Professor Margaret Frens
This is a rapid evidence assessment on the topic of anxiety in athletes, also known as performance anxiety. Anxiety is defined as a negative emotional reaction that results from experiencing a demanding situation and appraising it as a threat. The physiology behind anxiety is complex. The amygdala and bed nucleus of the striaterminals, located in the frontal lobe, send signals to the locus ceruleus, located in the parietal lobe, and combined they are responsible for the emotions behind the fear response or the “fight or flight” response. The hypothalamus and pituitary gland cause the adrenal gland to produce cortisol and adrenaline, boosting the sympathetic nervous system. Anxiety plagues many athletes through cognitive thought and somatic bodily functions. Cognitive anxiety is disruptive in athletics because mental resources are being used inefficiently. Somatic arousal is necessary in athletics because it enhances reaction speed of decision making as well as physical reactions. Types of anxiety include state anxiety, which is caused by external sources, and trait anxiety caused by internal sources. Some athletes suffer from state anxiety, which can be deemed moment-to-moment or situational, or trait anxiety, which is innate and psychologically driven. An athlete’s ego can positively or negatively affect the outcome or degree of their anxiety. Methods to alleviate and accommodate for anxiety are also reviewed.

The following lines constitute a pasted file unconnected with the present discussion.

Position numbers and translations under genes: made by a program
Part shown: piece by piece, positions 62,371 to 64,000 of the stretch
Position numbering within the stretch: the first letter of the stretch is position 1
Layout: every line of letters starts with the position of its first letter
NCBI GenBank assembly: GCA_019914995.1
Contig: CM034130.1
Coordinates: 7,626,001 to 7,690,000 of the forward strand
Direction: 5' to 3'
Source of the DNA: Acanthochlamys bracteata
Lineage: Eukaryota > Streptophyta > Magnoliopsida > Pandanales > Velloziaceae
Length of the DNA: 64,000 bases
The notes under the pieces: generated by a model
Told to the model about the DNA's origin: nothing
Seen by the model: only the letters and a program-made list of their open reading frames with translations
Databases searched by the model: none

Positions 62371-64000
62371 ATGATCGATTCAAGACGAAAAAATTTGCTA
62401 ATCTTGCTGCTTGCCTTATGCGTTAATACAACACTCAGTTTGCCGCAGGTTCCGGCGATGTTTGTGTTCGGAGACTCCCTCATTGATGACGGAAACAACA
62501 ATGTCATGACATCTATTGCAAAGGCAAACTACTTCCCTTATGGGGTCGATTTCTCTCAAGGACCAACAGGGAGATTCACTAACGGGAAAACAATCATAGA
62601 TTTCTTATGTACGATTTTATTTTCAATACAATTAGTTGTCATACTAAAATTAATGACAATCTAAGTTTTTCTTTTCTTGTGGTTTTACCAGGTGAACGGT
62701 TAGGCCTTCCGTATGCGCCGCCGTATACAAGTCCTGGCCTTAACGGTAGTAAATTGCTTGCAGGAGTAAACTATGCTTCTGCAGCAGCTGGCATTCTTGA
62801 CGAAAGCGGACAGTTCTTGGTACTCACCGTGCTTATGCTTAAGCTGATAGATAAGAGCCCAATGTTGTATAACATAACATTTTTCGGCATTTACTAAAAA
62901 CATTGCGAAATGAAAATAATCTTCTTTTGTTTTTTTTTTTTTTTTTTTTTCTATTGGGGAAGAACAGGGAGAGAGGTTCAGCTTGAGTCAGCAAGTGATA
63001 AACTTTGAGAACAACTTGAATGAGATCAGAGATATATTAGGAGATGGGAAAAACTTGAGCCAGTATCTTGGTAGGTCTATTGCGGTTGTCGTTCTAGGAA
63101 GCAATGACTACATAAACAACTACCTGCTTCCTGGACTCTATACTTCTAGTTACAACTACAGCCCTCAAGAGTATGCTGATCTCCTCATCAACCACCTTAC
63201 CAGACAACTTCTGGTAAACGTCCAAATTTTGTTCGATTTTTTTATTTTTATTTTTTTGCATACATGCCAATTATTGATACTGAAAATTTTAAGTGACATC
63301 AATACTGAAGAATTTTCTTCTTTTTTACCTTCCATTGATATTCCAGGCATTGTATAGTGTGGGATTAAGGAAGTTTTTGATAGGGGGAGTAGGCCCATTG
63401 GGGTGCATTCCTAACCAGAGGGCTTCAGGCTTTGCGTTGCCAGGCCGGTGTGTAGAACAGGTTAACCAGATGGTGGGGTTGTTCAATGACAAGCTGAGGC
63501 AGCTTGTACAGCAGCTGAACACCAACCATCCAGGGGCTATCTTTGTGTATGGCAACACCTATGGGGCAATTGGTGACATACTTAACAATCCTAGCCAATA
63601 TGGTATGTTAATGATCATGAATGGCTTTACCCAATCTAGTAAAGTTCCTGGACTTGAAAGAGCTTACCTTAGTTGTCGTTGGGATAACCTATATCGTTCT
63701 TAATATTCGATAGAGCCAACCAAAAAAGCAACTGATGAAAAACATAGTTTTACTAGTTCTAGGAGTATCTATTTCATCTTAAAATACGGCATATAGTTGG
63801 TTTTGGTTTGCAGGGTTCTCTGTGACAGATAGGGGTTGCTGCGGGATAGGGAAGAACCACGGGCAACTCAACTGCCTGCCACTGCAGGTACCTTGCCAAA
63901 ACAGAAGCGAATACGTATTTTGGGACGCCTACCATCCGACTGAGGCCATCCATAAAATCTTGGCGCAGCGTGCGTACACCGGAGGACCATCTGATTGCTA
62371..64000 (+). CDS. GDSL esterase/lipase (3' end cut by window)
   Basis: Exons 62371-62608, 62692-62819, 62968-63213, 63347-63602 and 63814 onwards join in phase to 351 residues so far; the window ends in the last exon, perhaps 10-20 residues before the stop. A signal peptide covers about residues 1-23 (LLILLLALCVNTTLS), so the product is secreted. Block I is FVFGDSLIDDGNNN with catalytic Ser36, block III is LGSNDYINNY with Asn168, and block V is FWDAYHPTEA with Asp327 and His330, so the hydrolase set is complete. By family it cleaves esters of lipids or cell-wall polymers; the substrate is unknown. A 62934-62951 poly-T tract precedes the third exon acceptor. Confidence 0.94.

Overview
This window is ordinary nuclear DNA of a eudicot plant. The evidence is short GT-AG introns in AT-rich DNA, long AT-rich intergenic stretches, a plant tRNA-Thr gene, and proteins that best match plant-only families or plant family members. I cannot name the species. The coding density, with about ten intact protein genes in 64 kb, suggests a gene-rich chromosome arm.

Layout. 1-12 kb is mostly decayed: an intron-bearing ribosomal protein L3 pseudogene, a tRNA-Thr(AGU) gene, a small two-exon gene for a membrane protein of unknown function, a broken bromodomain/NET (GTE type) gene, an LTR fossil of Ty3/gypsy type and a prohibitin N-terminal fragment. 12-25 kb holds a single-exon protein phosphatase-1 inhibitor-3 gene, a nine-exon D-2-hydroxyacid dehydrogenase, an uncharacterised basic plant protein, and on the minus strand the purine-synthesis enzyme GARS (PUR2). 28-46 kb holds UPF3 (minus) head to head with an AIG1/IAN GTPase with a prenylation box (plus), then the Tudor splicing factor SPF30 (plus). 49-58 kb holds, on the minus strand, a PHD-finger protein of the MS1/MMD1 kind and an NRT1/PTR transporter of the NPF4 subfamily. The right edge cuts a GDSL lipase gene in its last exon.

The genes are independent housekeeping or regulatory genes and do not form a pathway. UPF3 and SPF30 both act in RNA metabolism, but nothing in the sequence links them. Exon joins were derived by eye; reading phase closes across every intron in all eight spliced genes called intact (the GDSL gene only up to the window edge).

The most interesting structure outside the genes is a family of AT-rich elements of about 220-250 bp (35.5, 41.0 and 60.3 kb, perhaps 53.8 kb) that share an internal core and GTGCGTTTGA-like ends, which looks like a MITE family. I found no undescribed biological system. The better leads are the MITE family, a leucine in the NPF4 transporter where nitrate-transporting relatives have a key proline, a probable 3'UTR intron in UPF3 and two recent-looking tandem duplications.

Repository citation: Brumm, Cody, "Performance Anxiety
in Athletes" (2015). 14th Annual Celebration of Undergraduate Research and Creative Performance (2015). Paper 6.
April 10, 2015. Copyright © 2015 Hope College, Holland, Michigan.